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Epidemiology and clinical features of emergency department patients with suspected COVID-19: Insights from Australia's 'second wave' (COVED-4)
O'Reilly, GM and Mitchell, RD and Mitra, B and Akhlaghi, H and Tran, V and Furyk, JS and Buntine, P and Wong, A and Gangathimmaiah, V and Knott, J and Raos, M and Chatterton, E and Sevior, C and Parker, S and Baker, S and Loughman, L and Lowry, N and Freeman, D and Sri-Ganeshan, M and Chapman, N and Siu, S and Noonan, MP and Smit, D and Cameron, PA, COVED Project Team, Epidemiology and clinical features of emergency department patients with suspected COVID-19: Insights from Australia's 'second wave' (COVED-4), Emergency Medicine Australasia, 33, (2) pp. 331-342. ISSN 1742-6731 (2021) [Refereed Article]
Copyright 2020 Australasian College for Emergency Medicine
Objective: The aim of the present study was to describe the epidemiology and clinical features of patients presenting to the ED with suspected and confirmed COVID-19 during Australia's 'second wave'.
Methods: The COVID-19 ED (COVED) Project is an ongoing prospective cohort study in Australian EDs. This analysis presents data from 12 sites across four Australian states for the period from 1 July to 31 August 2020. All adult patients who met the criteria for 'suspected COVID-19' and underwent testing for SARS-CoV-2 in the ED were eligible for inclusion. Study outcomes included a positive SARS-CoV-2 test result, mechanical ventilation and in-hospital mortality.
Results: There were 106 136 presentations to the participating EDs and 12 055 (11.4%; 95% confidence interval [CI] 11.2-11.6) underwent testing for SARS-CoV-2. Of these, 255 (2%) patients returned a positive result. Among positive cases, 13 (5%) received mechanical ventilation during their hospital admission compared to 122 (2%) of the SARS-CoV-2 negative patients (odds ratio 2.7; 95% CI 1.5-4.9, P = 0.001). Nineteen (7%) SARS-CoV-2 positive patients died in hospital compared to 212 (3%) of the SARS-CoV-2 negative patients (odds ratio 2.3; 95% CI 1.4-3.7, P = 0.001). Strong clinical predictors of the SARS-CoV-2 test result included self-reported fever, sore throat, bilateral infiltrates on chest X-ray, and absence of a leucocytosis on first ED blood tests (P < 0.05).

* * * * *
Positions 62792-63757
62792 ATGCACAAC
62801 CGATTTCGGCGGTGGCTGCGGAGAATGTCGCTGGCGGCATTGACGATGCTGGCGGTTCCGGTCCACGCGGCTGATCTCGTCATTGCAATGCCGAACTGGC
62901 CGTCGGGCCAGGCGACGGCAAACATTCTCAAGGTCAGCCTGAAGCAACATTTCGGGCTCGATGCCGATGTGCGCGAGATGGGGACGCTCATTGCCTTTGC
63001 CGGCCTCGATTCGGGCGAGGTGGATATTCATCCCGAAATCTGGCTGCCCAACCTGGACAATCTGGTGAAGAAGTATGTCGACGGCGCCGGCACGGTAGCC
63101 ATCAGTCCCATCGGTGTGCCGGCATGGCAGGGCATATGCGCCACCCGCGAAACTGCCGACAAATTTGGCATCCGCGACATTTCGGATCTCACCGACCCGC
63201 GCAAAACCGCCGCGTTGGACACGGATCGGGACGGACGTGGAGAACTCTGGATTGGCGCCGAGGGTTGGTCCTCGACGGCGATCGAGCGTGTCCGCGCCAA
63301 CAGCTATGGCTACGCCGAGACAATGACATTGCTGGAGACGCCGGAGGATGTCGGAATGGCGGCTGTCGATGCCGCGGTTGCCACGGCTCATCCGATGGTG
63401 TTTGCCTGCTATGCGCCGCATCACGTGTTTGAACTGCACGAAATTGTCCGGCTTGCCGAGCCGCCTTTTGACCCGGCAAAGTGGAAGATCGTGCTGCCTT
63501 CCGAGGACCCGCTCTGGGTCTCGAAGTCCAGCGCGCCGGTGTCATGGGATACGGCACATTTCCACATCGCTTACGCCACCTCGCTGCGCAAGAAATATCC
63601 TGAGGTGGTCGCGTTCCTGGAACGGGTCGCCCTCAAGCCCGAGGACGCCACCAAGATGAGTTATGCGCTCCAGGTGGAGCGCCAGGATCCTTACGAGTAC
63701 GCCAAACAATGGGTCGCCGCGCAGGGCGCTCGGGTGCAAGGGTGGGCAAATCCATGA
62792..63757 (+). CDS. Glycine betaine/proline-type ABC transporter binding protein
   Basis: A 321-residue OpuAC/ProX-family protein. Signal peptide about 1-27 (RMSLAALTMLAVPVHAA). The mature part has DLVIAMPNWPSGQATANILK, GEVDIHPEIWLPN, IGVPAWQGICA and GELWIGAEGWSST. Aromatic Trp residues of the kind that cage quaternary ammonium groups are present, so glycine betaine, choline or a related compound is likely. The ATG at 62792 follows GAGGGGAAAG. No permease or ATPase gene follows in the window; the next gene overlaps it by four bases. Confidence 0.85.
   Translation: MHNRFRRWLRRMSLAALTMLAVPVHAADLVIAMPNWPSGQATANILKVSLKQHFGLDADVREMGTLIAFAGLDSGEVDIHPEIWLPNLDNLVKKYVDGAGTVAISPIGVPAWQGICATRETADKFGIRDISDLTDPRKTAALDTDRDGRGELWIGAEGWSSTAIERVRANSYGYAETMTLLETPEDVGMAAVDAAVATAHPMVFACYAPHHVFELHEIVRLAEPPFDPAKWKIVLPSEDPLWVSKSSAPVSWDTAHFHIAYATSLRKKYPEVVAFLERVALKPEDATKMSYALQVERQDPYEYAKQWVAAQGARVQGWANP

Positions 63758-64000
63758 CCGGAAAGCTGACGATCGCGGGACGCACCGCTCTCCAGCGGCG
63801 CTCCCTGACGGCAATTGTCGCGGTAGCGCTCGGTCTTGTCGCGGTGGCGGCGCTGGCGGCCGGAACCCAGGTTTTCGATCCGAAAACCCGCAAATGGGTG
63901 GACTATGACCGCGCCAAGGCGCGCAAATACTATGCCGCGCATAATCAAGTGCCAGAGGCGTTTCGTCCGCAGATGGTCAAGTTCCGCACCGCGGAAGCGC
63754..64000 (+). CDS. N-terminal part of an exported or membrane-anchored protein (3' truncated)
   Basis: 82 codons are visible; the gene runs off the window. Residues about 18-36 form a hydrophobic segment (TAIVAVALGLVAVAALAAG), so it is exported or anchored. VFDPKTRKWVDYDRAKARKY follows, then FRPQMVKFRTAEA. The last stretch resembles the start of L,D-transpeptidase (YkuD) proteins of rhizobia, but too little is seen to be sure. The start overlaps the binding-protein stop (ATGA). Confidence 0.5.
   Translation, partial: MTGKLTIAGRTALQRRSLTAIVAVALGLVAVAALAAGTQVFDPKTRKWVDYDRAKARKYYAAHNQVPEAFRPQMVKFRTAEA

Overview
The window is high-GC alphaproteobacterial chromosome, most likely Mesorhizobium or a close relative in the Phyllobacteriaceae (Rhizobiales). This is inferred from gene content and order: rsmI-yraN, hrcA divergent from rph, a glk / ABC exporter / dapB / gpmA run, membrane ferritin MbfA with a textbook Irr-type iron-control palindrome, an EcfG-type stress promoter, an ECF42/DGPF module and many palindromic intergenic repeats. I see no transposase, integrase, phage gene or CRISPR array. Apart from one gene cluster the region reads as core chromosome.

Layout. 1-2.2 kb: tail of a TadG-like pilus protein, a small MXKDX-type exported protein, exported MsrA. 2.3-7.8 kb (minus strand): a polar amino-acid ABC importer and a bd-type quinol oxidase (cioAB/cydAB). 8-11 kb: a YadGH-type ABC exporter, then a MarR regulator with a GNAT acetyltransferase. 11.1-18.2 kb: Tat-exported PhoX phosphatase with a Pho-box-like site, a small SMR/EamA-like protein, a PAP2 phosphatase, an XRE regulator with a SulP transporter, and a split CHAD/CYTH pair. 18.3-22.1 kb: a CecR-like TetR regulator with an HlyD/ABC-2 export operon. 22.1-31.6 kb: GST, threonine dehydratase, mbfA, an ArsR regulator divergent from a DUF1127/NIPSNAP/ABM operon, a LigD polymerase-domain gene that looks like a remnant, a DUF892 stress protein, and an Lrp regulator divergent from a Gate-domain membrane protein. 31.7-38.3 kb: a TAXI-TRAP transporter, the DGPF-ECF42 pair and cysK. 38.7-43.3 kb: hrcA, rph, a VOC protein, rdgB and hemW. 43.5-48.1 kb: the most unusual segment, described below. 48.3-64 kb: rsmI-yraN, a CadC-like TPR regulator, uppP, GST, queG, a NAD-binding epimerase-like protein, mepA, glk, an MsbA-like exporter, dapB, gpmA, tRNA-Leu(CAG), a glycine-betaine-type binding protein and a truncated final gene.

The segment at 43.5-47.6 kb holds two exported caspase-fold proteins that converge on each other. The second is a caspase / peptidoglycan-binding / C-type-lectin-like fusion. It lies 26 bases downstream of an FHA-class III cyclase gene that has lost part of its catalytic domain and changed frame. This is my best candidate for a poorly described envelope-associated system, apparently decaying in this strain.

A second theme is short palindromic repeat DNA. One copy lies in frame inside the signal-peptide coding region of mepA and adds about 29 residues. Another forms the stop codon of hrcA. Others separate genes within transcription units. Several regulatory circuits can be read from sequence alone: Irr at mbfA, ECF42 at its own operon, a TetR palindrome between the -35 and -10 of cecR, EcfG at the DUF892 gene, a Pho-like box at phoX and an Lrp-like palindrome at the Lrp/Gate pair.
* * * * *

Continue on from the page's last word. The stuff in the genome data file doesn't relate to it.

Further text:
Conclusions: In this prospective multi-site study during Australia's 'second wave', a substantial proportion of ED presentations required SARS-CoV-2 testing and isolation. Presence of SARS-CoV-2 on nasopharyngeal swab was associated with an increase in the odds of death and mechanical ventilation in hospital.
|Item Type:||Refereed Article|
|Keywords:||COVID-19, emergency, isolation, quality improvement, registry|
|Research Division:||Biomedical and Clinical Sciences|
|Research Group:||Clinical sciences|
|Research Field:||Emergency medicine|
|Objective Group:||Provision of health and support services|
|Objective Field:||Urgent and critical care, and emergency medicine|
|UTAS Author:||Tran, V (Associate Professor Viet Tran)|
|Web of Science® Times Cited:||6|
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